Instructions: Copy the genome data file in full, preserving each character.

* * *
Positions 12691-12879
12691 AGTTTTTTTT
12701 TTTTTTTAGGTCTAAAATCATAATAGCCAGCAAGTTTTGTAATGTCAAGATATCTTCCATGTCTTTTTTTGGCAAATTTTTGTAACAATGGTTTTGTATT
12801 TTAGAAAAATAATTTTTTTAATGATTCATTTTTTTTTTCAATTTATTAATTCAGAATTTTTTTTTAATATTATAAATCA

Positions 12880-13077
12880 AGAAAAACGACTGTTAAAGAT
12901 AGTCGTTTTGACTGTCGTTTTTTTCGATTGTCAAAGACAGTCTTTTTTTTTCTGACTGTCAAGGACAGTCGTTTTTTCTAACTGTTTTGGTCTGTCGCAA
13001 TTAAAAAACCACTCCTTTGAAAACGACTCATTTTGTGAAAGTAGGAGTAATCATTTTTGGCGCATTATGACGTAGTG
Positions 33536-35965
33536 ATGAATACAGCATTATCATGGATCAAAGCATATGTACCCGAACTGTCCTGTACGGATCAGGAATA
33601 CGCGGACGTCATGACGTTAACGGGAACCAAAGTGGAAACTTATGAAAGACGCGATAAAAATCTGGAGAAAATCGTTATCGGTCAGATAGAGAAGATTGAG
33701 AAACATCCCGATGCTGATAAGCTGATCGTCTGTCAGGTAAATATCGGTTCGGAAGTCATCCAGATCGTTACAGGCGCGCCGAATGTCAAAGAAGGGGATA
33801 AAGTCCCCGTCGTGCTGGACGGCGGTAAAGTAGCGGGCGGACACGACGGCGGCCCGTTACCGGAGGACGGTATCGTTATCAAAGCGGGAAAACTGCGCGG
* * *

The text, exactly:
Positions 12691-12879
12691 AGTTTTTTTT
12701 TTTTTTTAGGTCTAAAATCATAATAGCCAGCAAGTTTTGTAATGTCAAGATATCTTCCATGTCTTTTTTTGGCAAATTTTTGTAACAATGGTTTTGTATT
12801 TTAGAAAAATAATTTTTTTAATGATTCATTTTTTTTTTCAATTTATTAATTCAGAATTTTTTTTTAATATTATAAATCA

Positions 12880-13077
12880 AGAAAAACGACTGTTAAAGAT
12901 AGTCGTTTTGACTGTCGTTTTTTTCGATTGTCAAAGACAGTCTTTTTTTTTCTGACTGTCAAGGACAGTCGTTTTTTCTAACTGTTTTGGTCTGTCGCAA
13001 TTAAAAAACCACTCCTTTGAAAACGACTCATTTTGTGAAAGTAGGAGTAATCATTTTTGGCGCATTATGACGTAGTG
Positions 33536-35965
33536 ATGAATACAGCATTATCATGGATCAAAGCATATGTACCCGAACTGTCCTGTACGGATCAGGAATA
33601 CGCGGACGTCATGACGTTAACGGGAACCAAAGTGGAAACTTATGAAAGACGCGATAAAAATCTGGAGAAAATCGTTATCGGTCAGATAGAGAAGATTGAG
33701 AAACATCCCGATGCTGATAAGCTGATCGTCTGTCAGGTAAATATCGGTTCGGAAGTCATCCAGATCGTTACAGGCGCGCCGAATGTCAAAGAAGGGGATA
33801 AAGTCCCCGTCGTGCTGGACGGCGGTAAAGTAGCGGGCGGACACGACGGCGGCCCGTTACCGGAGGACGGTATCGTTATCAAAGCGGGAAAACTGCGCGG